Santorum says he would rather spend his Saturday sitting at his kitchen table to do his taxes than campaigning in a state where the race for the Republican presidential nomination has become a two-man fight between Newt Gingrich and Mitt Romney.
The cash-strapped candidate acknowledges that he simply can't keep up with the GOP front-runners in Florida.
"We're going to talk about the Constitution and talk about being a strong conservative," Santorum said at an event here this week. "And that's all we can do."
Outside advisers are urging him to pack up in Florida completely and not spend another minute in a state where he is cruising toward a loss.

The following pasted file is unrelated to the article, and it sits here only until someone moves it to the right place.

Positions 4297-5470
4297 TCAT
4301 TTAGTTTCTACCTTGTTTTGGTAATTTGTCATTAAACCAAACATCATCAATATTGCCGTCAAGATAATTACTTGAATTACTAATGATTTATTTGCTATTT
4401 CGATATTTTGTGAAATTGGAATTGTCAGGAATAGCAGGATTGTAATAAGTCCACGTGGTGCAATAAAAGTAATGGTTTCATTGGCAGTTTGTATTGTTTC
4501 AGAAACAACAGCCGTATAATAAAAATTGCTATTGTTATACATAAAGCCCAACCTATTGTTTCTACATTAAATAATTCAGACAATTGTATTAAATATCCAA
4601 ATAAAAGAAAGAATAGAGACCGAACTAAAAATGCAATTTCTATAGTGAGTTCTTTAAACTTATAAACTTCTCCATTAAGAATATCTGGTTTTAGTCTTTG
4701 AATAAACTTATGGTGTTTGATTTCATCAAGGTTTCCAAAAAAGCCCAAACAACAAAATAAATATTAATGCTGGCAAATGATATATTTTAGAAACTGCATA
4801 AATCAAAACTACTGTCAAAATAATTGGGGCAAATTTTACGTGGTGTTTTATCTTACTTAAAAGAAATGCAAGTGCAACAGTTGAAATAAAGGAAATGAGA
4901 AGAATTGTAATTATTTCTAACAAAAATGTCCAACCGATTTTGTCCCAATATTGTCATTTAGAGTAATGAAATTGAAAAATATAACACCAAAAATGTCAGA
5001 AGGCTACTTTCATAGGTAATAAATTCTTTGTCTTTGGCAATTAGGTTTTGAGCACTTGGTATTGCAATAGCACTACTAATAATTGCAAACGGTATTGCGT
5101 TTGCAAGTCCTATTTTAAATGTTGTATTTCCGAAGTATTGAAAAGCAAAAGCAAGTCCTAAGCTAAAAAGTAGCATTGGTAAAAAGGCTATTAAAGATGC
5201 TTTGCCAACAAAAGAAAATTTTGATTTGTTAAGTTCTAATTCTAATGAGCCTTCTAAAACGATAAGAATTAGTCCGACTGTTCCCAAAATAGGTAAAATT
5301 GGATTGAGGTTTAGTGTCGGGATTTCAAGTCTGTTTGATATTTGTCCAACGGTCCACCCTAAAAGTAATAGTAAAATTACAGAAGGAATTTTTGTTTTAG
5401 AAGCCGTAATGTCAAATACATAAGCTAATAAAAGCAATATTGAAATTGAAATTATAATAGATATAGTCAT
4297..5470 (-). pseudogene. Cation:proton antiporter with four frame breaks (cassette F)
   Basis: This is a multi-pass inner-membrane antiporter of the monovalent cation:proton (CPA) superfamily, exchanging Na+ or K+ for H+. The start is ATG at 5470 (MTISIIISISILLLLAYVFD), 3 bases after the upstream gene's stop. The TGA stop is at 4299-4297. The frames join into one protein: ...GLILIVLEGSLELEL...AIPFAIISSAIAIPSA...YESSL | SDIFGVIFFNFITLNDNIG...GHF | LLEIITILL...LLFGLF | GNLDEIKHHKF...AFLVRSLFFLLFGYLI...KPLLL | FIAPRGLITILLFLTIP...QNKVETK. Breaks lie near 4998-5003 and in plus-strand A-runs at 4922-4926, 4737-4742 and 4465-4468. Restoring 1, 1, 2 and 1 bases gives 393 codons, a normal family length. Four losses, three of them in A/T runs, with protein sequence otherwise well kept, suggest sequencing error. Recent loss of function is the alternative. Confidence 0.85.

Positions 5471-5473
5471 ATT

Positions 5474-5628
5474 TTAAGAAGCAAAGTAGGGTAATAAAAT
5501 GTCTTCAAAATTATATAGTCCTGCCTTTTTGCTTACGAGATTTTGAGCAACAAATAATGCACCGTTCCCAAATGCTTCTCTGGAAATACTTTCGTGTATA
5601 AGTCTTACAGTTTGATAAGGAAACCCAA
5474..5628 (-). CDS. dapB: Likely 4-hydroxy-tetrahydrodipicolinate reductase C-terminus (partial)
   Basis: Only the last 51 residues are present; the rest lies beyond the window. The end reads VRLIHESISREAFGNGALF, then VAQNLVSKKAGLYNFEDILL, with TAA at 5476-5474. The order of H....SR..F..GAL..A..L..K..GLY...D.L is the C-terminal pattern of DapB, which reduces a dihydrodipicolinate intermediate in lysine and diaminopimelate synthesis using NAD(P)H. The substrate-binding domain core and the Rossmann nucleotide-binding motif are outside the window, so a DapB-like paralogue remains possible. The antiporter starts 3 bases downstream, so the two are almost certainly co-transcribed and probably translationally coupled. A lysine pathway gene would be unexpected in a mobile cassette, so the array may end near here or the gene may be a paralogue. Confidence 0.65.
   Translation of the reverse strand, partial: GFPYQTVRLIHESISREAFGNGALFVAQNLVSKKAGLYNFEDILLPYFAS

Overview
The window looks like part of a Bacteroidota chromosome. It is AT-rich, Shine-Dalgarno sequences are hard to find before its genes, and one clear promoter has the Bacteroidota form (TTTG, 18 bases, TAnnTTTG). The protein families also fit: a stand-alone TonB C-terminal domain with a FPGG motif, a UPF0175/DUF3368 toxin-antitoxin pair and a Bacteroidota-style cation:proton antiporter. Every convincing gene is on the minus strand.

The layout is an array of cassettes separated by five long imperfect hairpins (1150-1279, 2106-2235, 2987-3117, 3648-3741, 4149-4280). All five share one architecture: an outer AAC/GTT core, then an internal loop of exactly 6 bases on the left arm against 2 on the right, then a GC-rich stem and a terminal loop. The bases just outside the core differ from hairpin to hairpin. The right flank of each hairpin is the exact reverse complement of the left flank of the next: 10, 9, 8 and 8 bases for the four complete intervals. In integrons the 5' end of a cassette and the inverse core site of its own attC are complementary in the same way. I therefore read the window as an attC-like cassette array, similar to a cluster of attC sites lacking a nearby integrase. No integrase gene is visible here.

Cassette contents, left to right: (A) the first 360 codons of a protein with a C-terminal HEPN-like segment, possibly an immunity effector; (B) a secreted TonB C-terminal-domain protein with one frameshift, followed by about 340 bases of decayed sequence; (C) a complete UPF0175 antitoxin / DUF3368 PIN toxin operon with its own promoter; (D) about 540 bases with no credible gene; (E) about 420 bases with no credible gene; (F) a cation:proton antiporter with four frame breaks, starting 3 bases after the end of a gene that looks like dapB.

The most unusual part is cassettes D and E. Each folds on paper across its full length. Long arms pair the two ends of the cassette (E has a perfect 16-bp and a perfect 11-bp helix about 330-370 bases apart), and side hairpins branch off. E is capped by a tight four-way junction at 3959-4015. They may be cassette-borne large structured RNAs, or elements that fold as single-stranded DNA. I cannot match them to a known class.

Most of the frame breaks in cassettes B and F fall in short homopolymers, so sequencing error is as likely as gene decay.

Santorum seems to be listening. He has yet to announce his primary day schedule but says it was a mistake for him to remain in South Carolina on its primary day.
"We can't let grass grow," he told reporters Thursday. "South Carolina Election Day was sort of a wasted day for us."
But he pledged to continue his campaign regardless of the Florida outcome.
It's a grim period for Santorum, who just three weeks ago was riding high after narrowly winning the Iowa caucuses. The victory was short-lived. He lost big in both New Hampshire and South Carolina.
He faced an uphill battle even before the race turned to Florida. He doesn't have the money to spend on television ads in Florida's expensive media markets. He couldn't compete with the thousands-strong crowds his rivals have been drawing. And he wasn't able to find a moment here that crystalized the rationale for his candidacy.